Illustration by Sarah Jackson.
Would you let R2-D2 balance your portfolio? That’s the question you should ask yourself as a new crop of financial advising services bank on “robo-advising.” Relying on Artificial Intelligence (AI), they hope to attract a new type of investor —an inexperienced person who likes the ease of use and is too busy for one-on-one advice. The success of these platforms could redefine how your money is handled.
Robo-advising services like Wealthsimple, Questrade’s Portfolio and Nest Wealth IQ balance portfolios with algorithms managed, of course, by qualified, carbon-form experts. Analyzing users’ risk scores, the services try to rebalance portfolios according to users’ financial goals with real-time market data that is supposed to continually improve and optimize portfolios. So far, small start-ups lead the charge in Canada, with Bank of Montreal and Alberta Treasury Branch as the only major banks to launch robo-advising services, dubbed SmartFolio and ATB Prosper. But, in January, Royal Bank of Canada announced hiring UAlberta professor Richard Sutton, a veteran in AI research, for its new machine-learning lab.
Kory Mathewson, a UAlberta PhD student in computing science who specializes in human-AI interactions, says success of the services is driven by demand from younger people trying to crack the traditionally impenetrable world of investing. The simple and low-maintenance programs appeal to these tech-savvy (but not necessarily financially savvy) under-35-year-olds. “The barrier to entry is so low that it allows us curious, early investors to jump in without assuming much risk,” says the AI expert, himself a Millennial.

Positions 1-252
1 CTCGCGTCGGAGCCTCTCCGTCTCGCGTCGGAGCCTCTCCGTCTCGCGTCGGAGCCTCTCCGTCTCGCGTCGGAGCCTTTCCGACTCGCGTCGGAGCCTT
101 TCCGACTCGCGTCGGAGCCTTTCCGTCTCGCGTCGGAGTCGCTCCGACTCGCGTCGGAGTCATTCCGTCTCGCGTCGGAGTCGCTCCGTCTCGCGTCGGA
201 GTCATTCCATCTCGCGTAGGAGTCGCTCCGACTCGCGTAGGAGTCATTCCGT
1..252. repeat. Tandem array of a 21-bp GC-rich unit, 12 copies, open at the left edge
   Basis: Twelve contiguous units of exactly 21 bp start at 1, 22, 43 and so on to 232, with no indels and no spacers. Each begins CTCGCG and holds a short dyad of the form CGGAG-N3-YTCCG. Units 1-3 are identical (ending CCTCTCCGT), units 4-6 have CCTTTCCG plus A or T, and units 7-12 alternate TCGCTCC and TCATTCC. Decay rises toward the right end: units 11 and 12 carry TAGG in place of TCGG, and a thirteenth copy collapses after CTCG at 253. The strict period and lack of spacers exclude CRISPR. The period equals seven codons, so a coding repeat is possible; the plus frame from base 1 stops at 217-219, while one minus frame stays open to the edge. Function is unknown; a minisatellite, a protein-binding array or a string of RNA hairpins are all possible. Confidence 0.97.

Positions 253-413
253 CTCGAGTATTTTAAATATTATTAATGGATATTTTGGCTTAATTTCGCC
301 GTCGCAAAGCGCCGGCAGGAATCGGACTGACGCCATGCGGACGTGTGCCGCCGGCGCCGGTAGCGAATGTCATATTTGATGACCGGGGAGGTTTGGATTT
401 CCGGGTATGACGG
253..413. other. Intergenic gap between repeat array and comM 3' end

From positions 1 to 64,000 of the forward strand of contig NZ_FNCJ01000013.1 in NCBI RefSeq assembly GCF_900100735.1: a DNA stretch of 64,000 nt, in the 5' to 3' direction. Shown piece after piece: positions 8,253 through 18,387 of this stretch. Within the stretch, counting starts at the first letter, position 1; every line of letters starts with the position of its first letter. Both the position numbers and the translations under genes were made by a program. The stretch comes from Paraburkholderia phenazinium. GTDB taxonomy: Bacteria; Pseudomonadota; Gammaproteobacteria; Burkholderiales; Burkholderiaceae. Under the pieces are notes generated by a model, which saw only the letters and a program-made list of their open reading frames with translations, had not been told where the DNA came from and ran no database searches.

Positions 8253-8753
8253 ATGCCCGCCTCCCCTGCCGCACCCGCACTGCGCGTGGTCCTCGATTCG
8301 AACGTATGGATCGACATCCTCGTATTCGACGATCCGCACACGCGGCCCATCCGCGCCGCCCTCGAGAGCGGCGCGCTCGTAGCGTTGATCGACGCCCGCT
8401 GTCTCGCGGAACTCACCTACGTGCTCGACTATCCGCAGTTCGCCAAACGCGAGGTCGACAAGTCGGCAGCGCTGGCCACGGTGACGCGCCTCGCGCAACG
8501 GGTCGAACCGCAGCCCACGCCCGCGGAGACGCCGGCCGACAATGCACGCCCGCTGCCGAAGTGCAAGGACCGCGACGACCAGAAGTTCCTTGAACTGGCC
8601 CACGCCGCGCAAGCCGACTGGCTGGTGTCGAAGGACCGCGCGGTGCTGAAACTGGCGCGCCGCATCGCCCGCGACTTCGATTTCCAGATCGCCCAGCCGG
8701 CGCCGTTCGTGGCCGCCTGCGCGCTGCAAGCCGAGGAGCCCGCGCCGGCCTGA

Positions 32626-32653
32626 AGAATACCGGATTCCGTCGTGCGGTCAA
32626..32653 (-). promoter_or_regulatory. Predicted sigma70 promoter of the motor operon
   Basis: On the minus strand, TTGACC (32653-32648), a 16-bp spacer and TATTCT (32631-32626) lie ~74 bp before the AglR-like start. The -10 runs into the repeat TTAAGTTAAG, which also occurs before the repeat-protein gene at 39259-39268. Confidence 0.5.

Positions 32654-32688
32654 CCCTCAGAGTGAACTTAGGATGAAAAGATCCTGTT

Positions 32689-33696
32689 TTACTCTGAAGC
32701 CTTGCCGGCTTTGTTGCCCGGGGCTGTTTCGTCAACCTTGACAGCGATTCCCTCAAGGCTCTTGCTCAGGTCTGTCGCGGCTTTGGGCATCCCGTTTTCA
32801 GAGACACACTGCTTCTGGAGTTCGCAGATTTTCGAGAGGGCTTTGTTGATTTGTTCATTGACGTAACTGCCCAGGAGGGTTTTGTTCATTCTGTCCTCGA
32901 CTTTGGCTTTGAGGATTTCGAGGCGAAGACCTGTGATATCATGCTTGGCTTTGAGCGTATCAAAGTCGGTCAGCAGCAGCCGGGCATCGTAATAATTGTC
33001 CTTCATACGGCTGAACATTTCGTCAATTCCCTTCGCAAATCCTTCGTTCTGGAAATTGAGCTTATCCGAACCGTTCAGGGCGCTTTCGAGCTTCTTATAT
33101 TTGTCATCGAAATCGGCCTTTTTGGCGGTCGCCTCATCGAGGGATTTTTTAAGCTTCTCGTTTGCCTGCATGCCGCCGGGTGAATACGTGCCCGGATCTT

“Having the agency to disagree with AI decisions could determine the success of automation and build trust in the long run.”
“In principle, robo-advising is supposed to reduce costs, because you don’t have a human being wasting time talking to you—it’s all automated,” explains Aditya Kaul, Associate Professor of Finance at the School of Business. However, he warns that the perks of putting your banking on autopilot will bear hidden costs. “Sometimes you do want some input on where the market’s going to go. You’re not going to get that when you direct some money at a black box.”
The robo-advisors’ ability to skillfully
predict markets will improve, says Mathewson, but he wonders if investors will ever have full faith in it—not in spite of systems becoming more automated, but because of it. It’s the same question central to smart home technology and autonomous cars. Having the agency to disagree with AI decisions could determine the success of automation and build trust in the long run. Such rights are already in place; the Canadian Investor Protection Fund regulates robo-advising. “If a company goes bankrupt or the algorithm suddenly sells everything and the company freaks out,” says Mathewson, “there are federal protections in place for your money. That’s critical.”